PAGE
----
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U.S. Department of Justice
Office of Community Oriented Policing Services

145 N Street, N.E.
Washington, DC 20530

Feburary 2023 | Volume 17 | Issue 2

Nicholtown, a suburb of Greenville, South Carolina was described in Jacqueline Woodson’s 2014 National Book Award-winning memoir “Brown Girl Dreaming” as a place with a strong sense of community where people were safe and genuinely cared about each other.

But in the winter of 2018–19, there were several gun violence incidents in one small part of this vibrant, historic town, undermining that feeling
of safety.

According to Timothy Harrison, Intelligence Officer of the Greenville (South Carolina) Police Department (GPD), while this problem was present in other areas of the city, it was especially bad in Nicholtown.

“We knew that there were a small number of people involved,” he said, “but there were gaps in what we knew. So, after contacting sheriffs’ offices and other agencies upstate, we realized it was gang related and spreading to other jurisdictions.”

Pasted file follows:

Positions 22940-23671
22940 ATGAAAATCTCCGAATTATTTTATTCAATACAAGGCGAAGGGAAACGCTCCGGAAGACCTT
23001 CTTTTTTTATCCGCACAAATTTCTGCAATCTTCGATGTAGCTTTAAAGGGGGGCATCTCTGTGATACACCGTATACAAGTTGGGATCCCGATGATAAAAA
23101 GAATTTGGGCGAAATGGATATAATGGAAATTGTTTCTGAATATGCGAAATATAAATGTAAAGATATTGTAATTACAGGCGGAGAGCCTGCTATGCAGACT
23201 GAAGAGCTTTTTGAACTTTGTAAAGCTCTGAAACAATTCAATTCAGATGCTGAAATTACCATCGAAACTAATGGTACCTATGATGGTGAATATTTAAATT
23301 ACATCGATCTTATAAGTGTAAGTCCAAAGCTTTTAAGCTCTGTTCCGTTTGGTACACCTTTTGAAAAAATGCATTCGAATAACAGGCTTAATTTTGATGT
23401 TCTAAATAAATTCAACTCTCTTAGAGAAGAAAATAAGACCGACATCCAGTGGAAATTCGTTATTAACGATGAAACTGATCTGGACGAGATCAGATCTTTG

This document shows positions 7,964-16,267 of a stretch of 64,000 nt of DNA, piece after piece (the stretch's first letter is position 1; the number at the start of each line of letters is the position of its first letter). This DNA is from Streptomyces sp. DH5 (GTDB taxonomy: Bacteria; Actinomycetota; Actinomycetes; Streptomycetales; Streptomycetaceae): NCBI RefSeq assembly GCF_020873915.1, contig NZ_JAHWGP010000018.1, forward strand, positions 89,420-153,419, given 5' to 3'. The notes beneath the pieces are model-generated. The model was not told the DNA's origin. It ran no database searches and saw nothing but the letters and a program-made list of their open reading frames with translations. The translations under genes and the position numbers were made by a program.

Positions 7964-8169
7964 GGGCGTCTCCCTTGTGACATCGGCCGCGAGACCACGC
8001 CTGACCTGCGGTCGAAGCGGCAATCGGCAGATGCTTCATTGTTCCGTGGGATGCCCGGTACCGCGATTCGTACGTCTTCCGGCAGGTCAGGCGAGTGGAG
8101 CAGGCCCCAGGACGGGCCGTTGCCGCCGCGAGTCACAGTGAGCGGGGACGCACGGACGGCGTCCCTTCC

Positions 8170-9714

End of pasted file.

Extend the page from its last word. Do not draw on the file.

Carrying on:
A Collaborative Effort Reclaims a Vibrant Neighborhood’s Safety

“We hadn’t seen the whole picture before because of a lack of communication. So our officers began meeting weekly with the sheriff’s office to share information and better understand what was happening.

“As a result, we identified a gang which was driving almost all of the violent crime and went after them in a more coordinated and strategic way.”

Harrison and GPD Captain Mike Year realized that this kind of collaboration fit the Project Safe Neighborhood (PSN) model and had heard good things about it. So, to strengthen, expand, and sustain these efforts, the department implemented the PSN program in October 2021.

A federally funded nationwide initiative, PSN brings law enforcement agencies together with community leaders and service providers to address crime problems through programs customized to the community’s needs.

“We had tried something like PSN before,” said Chief J.H. Thompson, “but our efforts fell flat because we didn’t have the right partners. This time, we focused on the law enforcement side before reaching out to the community.

“We talked to prosecutors, probation and parole, as well as local, state and federal agencies. These included the FBI’s gang task force, as well as agents with the Bureau of Alcohol, Tobacco, Firearms and Explosives (ATF) and the Drug Enforcement Administration (DEA).

“And we learned something valuable from everybody our officers worked with. These partnerships made us faster and smarter in the way we do things. And our partners learned from us too.”